Tory MP calls for 'cyber-flashing' to be made a criminal offence
Tory MP calls for ‘cyber-flashing’ to be made a criminal offence to stop perverts sending X-rated snaps to strangers using AirDrop function on iPhone
- Cyber-flashing is act of person sending sexual image to a stranger by AirDrop
- Victims are often targeted on public transport due to the tech’s short range
- MP Fay Jones today called for the act to become a criminal offence in the UK
A Conservative MP has called for ‘cyber-flashing’ to be made a criminal offence to stop Britons sending X-rated snaps to strangers using the AirDrop function on their iPhones.
Cyber-flashing is when a person is sent an unsolicited sexual image on their mobile device by a stranger nearby through AirDrop, a file-sharing function on iPhones.
Victims are often targeted on public transport due to the technology’s short range.
There is currently no law which directly addresses ‘cyber-flashing’ in England and Wales, despite the act being made illegal in Scotland 12 years ago.
However, MP for Brecon and Radnorshire Fay Jones, 35, has now called for ‘digital flashing’ to be made a criminal offence.
MP for Brecon and Radnorshire Fay Jones, 35, has called for ‘digital flashing’ to be made a criminal offence in Britain
She told MPs: ‘The scourge of cyber-flashing – where unwanted and unsolicited indecent photographs are distributed to mobile devices – needs to be made a criminal offence.’
Responding, Home Office minister Victoria Atkins said: ‘We are running a call for evidence at the moment on producing a new violence against women and girls strategy,’ adding: ‘I am very, very aware of the offence about which she speaks and I very much want those sorts of 21st century online crimes to be dealt with.’
Later, Labour MP Liz Twist said: ‘Will the minister look again at introducing a statutory duty on public authorities to train frontline staff to recognise the signs of domestic abuse?’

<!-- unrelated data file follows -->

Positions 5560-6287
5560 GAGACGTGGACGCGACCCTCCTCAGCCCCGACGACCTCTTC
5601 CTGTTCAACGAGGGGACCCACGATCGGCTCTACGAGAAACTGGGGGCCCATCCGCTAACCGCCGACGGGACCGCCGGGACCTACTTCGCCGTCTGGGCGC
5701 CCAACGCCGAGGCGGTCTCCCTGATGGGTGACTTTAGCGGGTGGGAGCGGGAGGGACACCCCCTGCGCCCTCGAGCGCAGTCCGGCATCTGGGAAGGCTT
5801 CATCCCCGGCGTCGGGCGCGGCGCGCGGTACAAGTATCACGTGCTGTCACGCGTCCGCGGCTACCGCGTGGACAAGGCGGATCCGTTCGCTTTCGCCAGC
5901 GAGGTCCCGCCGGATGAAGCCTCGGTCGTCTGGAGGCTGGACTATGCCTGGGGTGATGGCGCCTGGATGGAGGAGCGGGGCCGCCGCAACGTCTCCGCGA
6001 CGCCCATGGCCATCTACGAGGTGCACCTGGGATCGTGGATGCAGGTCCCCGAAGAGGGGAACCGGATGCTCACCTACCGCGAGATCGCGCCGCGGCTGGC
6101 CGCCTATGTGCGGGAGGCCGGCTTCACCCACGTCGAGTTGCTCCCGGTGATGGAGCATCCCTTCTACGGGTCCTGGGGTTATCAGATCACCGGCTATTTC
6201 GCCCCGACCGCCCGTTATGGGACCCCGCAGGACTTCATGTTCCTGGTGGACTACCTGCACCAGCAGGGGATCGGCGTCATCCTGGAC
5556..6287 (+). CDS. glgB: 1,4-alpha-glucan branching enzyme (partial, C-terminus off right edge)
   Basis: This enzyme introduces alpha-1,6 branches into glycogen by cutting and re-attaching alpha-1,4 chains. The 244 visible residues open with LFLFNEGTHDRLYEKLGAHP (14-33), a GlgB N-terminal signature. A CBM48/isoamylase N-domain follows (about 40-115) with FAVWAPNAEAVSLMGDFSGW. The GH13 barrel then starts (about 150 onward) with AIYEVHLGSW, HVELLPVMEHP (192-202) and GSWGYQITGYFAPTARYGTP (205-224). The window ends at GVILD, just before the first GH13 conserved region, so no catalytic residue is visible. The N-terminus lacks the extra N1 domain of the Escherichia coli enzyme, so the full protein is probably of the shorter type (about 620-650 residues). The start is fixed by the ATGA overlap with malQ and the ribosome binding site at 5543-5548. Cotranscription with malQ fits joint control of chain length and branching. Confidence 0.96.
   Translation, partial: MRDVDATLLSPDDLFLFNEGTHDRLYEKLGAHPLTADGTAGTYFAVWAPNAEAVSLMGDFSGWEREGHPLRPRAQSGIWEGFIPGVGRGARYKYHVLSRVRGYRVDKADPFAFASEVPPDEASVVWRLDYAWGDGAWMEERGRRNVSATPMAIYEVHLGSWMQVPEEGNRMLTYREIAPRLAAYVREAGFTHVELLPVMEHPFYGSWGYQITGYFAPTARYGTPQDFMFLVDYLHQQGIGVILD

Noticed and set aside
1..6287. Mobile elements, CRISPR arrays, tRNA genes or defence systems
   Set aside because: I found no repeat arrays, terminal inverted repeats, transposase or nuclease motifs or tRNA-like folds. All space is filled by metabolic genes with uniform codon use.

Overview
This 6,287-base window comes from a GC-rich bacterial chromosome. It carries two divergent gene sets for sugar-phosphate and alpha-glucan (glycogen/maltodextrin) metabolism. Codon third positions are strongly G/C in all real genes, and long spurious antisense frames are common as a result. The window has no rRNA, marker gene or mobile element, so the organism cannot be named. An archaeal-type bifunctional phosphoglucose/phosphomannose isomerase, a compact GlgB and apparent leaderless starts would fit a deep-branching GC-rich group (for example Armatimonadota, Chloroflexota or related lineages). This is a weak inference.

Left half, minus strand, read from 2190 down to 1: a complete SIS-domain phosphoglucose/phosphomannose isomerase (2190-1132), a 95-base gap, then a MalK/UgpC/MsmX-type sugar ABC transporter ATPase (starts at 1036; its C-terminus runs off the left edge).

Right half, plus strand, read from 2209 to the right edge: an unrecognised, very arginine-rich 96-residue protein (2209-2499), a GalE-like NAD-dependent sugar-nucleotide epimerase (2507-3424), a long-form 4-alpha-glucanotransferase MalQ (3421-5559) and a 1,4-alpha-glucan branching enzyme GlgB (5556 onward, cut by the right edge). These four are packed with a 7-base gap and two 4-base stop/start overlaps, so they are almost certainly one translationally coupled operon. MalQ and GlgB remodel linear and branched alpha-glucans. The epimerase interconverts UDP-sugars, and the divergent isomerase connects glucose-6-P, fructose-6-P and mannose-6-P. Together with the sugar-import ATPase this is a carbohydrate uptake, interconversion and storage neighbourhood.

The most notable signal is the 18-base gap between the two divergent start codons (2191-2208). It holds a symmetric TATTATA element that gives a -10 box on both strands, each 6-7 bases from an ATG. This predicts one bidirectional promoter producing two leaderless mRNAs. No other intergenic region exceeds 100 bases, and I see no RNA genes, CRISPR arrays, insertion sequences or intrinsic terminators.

Ms Atkins replied: ‘I see this as very much part of our overall efforts to ensure that people understand what domestic abuse is, the many forms it can take, and how it is everyone’s business.’
Cyber-flashing is when a person is sent an unsolicited sexual image on their mobile device by a stranger nearby through AirDrop, a file-sharing function on iPhones. Pictured: Stock image
Police investigated the first ever case of cyber-flashing in 2015 after an unwanted graphic picture popped up on a shocked London commuter’s iPhone.
There were three cases reported in 2016 and 15 in 2017.
Figures published by the British Transport Police show there were another 35 offences recorded in the first half of 2019 compared to 34 for the whole of 2018.
The number of reported cases is also thought to be much lower than the actual number of instances, partly due to the fact that cyber-flashing is not in itself a crime.
Some cases can be investigated under current public decency laws, or the Malicious Communications Act, but there are currently no specific provisions for cyber-flashing.
AirDrop, which is specific to iOS devices such as iPads and iPhones, as well as Apple Macs, uses Wi-Fi and Bluetooth to connect over a short range to other devices.
Its default setting is for ‘contacts only’, which means only people you know can see you.
But to share information with other people, users can make a change to the settings and change it to ‘everyone’.
The setting allows anyone to send an image to that device where – unlike other messages apps such as WhatsApp or SMS – the photograph automatically appears on the screen.
It is then up to the user to choose to ‘accept’ the image, although they will have already seen a preview.
How does AirDrop work and how can you change your settings?
Airdrop is a feature on iOS devices such as iPads and iPhones, as well as Macs which allows Apple users to share data over Bluetooth.
The technology works by creating a peer-to-peer network between devices so people can share pictures with friends or between their iPhone and iPad.
Unlike messaging or picture apps such as Snapchat, WhatsApp or even SMS – where a user must accept the picture to view it.
Once an image is shared over Airdrop it pops up on the receiver’s screen unbidden.
The feature’s default setting is for ‘contacts only’, which means only people you know can see you.
But once a user has accepted a message from a previously unknown contact, this automatically changes to ‘everyone.’
This means that device is visible to anyone with an iOS device or Mac so users run the risk of being sent undesirable content by strangers.
Currently, Airdrop is only available on Apple and there is no direct equivalent on Android smartphones.
Users are recommended to ensure their settings are on ‘contacts only’ to prevent abuse.
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